• State-linked banks can be a first step in altering the ownership structure of some PSBs, where the government brings down its stakes to below 50%, creating distance from operations of banks, and improving governance along the way.
  • Reprivatisation of select PSBs can then be undertaken as part of a carefully calibrated strategy, bringing in private investors who have both financial expertise as well as technological expertise; corporate houses must be kept from acquiring significant stakes, given their natural conflicts of interest.
  • Automatic dilutions can be deployed as another intermediate step to reprivatisation, whereby the government commits upfront to letting the bank board dilute the government’s stake through raising of fresh capital whenever the government is unable to inject the capital required to meet regulatory requirements.

Making Better Loans:

  • Create better capital structures for project finance, for instance, in the form of greater promoter equity and eventual loan sales to long-term investors, while government alters the real conditions under which these loans are made.
  • Smooth expected provisioning of loan losses can be incorporated in bank regulation with the adoption of IFRS (International Financial Reporting Standards) / Ind AS as accounting standard for banks.
  • Transition from asset-based lending to (also) cash flow-based lending. Banks could rely more on loan covenants for large borrowers, tied to liquidity and leverage ratios (instead of lending purely against assets).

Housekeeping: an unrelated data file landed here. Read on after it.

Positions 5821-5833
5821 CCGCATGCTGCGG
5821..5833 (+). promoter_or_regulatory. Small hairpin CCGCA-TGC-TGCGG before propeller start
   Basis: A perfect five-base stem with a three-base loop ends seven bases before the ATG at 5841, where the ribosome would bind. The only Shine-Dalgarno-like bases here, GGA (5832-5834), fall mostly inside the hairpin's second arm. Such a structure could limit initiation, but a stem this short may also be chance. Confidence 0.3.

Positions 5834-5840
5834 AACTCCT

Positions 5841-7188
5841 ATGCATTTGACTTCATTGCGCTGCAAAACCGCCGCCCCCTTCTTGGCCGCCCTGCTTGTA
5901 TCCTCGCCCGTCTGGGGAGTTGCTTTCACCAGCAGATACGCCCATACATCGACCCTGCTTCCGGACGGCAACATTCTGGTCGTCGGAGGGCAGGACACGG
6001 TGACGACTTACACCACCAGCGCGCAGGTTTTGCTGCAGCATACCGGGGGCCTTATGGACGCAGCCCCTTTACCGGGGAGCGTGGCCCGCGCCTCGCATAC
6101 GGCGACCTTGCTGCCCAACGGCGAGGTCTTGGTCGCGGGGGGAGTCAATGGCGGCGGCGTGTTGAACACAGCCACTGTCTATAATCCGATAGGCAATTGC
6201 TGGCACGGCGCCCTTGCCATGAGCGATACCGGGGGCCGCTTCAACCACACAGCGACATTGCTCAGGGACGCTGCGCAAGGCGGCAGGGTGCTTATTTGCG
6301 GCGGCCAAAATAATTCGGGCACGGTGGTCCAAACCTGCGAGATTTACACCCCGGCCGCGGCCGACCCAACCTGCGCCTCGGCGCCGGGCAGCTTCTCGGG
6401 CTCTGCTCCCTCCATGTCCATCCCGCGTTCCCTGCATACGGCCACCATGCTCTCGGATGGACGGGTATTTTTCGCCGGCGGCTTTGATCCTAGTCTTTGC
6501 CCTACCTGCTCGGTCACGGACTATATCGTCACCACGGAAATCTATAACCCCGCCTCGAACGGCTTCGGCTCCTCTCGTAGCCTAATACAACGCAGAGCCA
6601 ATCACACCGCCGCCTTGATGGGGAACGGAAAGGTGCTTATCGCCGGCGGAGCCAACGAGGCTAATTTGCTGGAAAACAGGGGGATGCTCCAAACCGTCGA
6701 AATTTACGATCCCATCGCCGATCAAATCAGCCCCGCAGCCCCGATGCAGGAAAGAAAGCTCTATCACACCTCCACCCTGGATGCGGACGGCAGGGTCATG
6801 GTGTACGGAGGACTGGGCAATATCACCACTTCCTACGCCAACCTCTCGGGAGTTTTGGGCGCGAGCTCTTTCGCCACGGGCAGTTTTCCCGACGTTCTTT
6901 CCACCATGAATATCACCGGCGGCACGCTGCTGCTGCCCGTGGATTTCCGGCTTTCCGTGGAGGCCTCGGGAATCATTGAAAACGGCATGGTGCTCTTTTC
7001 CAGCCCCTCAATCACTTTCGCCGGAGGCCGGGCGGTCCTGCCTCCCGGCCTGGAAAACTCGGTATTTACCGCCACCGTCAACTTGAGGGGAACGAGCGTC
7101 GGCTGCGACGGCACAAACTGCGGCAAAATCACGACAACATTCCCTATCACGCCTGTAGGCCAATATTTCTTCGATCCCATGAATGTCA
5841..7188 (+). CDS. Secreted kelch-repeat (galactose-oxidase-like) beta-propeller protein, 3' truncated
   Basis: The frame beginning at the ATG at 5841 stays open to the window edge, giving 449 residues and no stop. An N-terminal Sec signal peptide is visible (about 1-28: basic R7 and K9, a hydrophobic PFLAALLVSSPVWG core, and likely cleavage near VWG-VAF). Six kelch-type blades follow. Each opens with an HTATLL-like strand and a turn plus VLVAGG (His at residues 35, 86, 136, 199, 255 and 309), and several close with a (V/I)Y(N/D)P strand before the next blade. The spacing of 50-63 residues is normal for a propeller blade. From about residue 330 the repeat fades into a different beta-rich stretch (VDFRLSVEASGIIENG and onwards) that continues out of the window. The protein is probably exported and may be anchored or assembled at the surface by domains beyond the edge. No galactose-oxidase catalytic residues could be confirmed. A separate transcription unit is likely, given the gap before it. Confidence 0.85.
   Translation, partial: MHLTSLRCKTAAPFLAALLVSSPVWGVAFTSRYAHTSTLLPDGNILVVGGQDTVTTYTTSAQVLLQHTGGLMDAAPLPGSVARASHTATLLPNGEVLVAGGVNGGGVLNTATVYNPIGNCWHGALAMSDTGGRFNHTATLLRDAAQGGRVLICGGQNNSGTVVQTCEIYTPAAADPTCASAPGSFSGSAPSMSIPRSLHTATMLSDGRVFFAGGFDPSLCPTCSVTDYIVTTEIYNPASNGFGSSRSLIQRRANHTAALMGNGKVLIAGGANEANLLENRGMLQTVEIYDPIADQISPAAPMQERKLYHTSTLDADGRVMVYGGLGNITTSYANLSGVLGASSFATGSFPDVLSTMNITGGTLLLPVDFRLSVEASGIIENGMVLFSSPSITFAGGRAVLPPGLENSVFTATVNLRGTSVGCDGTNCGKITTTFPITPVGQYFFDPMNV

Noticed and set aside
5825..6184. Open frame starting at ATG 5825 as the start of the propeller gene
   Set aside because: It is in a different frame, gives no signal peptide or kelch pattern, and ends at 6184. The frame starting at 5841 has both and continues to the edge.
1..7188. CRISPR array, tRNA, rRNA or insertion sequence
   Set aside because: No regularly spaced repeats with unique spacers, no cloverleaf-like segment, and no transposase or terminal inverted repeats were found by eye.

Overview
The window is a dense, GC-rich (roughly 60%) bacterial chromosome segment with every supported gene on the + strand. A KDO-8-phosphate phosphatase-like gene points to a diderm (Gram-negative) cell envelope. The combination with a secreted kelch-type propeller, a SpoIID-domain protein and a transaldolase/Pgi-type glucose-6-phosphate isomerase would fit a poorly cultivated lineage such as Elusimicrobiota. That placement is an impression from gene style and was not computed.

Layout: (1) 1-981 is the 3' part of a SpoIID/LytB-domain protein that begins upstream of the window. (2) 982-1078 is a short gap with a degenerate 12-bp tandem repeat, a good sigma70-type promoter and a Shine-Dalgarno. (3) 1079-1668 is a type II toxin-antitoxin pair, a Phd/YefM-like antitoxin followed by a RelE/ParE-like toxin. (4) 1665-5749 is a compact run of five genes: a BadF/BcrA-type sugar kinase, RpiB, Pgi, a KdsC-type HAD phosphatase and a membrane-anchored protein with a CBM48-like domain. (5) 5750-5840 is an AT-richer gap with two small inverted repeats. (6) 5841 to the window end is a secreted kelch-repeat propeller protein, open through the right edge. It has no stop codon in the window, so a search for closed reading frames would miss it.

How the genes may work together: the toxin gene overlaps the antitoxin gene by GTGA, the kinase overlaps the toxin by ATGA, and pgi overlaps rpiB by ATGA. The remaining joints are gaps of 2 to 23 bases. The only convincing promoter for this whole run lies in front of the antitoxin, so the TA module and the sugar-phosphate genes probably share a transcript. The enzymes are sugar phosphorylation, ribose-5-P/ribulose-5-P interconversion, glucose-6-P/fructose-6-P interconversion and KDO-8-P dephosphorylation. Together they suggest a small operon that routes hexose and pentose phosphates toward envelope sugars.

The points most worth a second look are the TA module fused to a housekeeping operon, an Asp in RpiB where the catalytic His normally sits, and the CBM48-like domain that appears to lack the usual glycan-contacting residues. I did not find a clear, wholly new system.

• Transparency around frauds and group exposures would improve market discipline and public enforcement, creating deterrence in egregious asset-stripping, cash-flow siphoning, and related-party transactions; group exposure limits, both at the bank level and the system level, need to be implemented, given increasing risk concentration in several key groups.

Strengthening Risk Management At Banks:

  • Complete external benchmarking of loans to market-based floating rates for all variable rate loan categories in order to create an automatic pass-through of monetary policy to the stock of legacy loans.
  • Time-bound transition to greater mark-to-market of treasury positions, in order to move banks away from “lazy lending”, where investments in government bonds become a one-sided bet with downside risks managed by regulatory forbearance.
  • Index National Small Savings Fund rates to average contemporaneous bank deposit rates to remove the fiscal overhang on transmission of monetary policy.

Creating Greater Variety in Banking Structures:

  • On-tap licensing for banks can be kept open at all times — with an annual invitation for applications — to create more vibrant banking with entry of better players.
  • Allowing high-performing micro-credit institutions to become small finance banks, and similarly, high-performing small finance banks to become universal banks. Conversely, poorly performing universal banks can be relegated to small finance bank status.
  • Promoting greater entry of non-bank players, especially in the area of capital markets and newer forms of lending such as fintech, building on the success in digital payments.
  • Encouraging development of wholesale banks that rely on market financing, as a way to provide greater financing for long-term infrastructure projects without expanding the size of deposit insurance.

Also read: Do Not Want A Repeat Of High NPAs Of The Past, Says RBI’s Das